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Biggest Mistakes New Executives Tend To Make



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It’s not easy to be the head of a growing company. It’s even harder if you are a new executive given the responsibility to develop the company further and carry the company through troubling times. While mistakes are a part and parcel of life, blunders can bring the company to its knees. Despite thorough research, interviews, background checks and work reports, an executive hired from outside the firm tends to fall into traps, even as they try to solve problems, make decisions and improve the company. Executives, even with immense experience fall into these traps because of a few common mistakes.

1. Urge to act
New executives face the biggest challenge of proving themselves to the company and the employees especially, if they have been recruited from outside the organization. For this purpose, many executives have been known to enact changes, outline radical changes and implement new ideas as soon as possible. Such hastily made plans and changes might not sit well with the employees or might have already been shot down. It is important to bring a change in the company but not at the cost of disrupting daily work. Instead, take your time to observe how work is conducted and then provide inputs of change.

2. Carry the past
Executives moving from one company to another tend to carry the work ethics of their old company with them to their new work place. While the policies and regulations might have worked for the previous company, there can never be a one size fits all solution in any industry. Instead of using a tried and tested strategy as soon as you start your new job, absorb the landscape from your unique vantage point as an outsider first. Then use your experiences to come up appropriate and relevant solutions for specific problems.

3. Too much too soon
One of the other biggest mistakes any new executives on the block tend to make is changing too many things at the same time. Generally, during a management overhaul, many important decisions may be left pending. New executives, to prove their mettle, try to finish the left over work as soon as possible. Hurried decisions may lead to negative consequences creating even more problems for you and for the company. Instead of diving head first into the deep end of the pool, select smaller areas and work your way up from there.

4. Not forming relationships
Executives hired from outside an organization are like new fish in an aquarium. You have to adapt to your surroundings, get to know the other top executives, meet the employees and form bonds with the people. Such relationships will help you develop a deeper understanding of the problems of the company, the needs and requirements of the employees and areas that require immediate action. Instead of creating a good impression with external public, make it a priority to maintain good relations with your internal audience as well.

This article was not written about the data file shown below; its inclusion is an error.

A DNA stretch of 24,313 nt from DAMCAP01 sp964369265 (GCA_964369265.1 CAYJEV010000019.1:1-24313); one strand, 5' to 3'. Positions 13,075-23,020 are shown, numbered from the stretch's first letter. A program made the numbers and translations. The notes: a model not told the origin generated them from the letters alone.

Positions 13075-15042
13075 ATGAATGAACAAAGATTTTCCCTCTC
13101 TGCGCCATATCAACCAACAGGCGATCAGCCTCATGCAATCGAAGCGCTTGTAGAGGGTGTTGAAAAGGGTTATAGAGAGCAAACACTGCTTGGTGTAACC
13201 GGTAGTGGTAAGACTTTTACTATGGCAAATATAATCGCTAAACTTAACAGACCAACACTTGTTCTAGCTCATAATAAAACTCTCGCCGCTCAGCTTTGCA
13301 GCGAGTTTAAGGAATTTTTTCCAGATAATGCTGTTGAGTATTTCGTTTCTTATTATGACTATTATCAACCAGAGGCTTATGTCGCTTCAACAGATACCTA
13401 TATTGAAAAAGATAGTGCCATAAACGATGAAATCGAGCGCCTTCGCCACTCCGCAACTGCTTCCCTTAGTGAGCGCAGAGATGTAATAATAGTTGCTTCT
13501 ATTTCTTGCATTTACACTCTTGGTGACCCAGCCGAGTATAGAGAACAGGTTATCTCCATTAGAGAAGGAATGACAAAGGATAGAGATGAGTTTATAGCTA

5. Closed communication
Open communication is an important element in all walks of life. If you can’t communicate with your employees openly, you create an image of a shady leader who can’t be trusted. Instead, conduct open, transparent meetings and encourage wider communication for better flow of information and feedback. Let the employees know exactly what the changes will be and why they are being made. Once the changes are in place ask for feedback to check the feasibility of the change.

Newly hired executives are seen as the fresh blood the company required for the next leg of the battle. Understand the most common mistakes new executives tend to make to mitigate the risks and increase your chances of success.

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Startup Hacks

How Will Workplace Transparency Benefit Your Company?



Transparency at the workplace refers to businesses where there is an openness between supervisors and employees. A transparent workplace can lead to happier employees and even increased production. Transparent companies create a feeling of being a part of something bigger where the executives are part of the greater team and not locked off in a room no one can access.

Transparency opens doors to good company communication and sets a tone for new joinees, thereby creating a flatter management structure. Some of the world’s best workplaces are defined by high levels of trust and camaraderie. Transparency also promotes trust at the leadership levels. During good times and bad times, a leader that communicates transparently will actually earn the trust of their employees enabling the organization to solve problems readily.

When a team works together in complete transparency, the results include faster problem solving, better teamwork, healthy working relationships, trust and ultimately, improved performance. Similarly, secrets and troubled relationships between team members and the leaders can hamper the performance levels of individuals and the entire team as a whole and leads to a high turnover rate. Open environments attract the best and brightest talent as they bring about an overall collaborative environment. Companies can move forward when the leaders challenge the employees empowering them with mission critical information, allowing them to flex their creative and problem solving muscles.

Greater transparency at a workplace opens up channels for better employee alignment. When the employees are able to take a look at the bigger picture for the company, they can begin to understand everyone’s role in it as well. Lack of transparency can lead to disgruntled workers who question the company’s actions effectively destroying trust in the workplace. Ultimately, promoting transparency is a continual practice which includes showing the employees that you value their input and trust them with both good and not so great news. Transparency also provides organizations the chance to utilize everyone’s ideas on how to move the business forward and build working relationships in the process.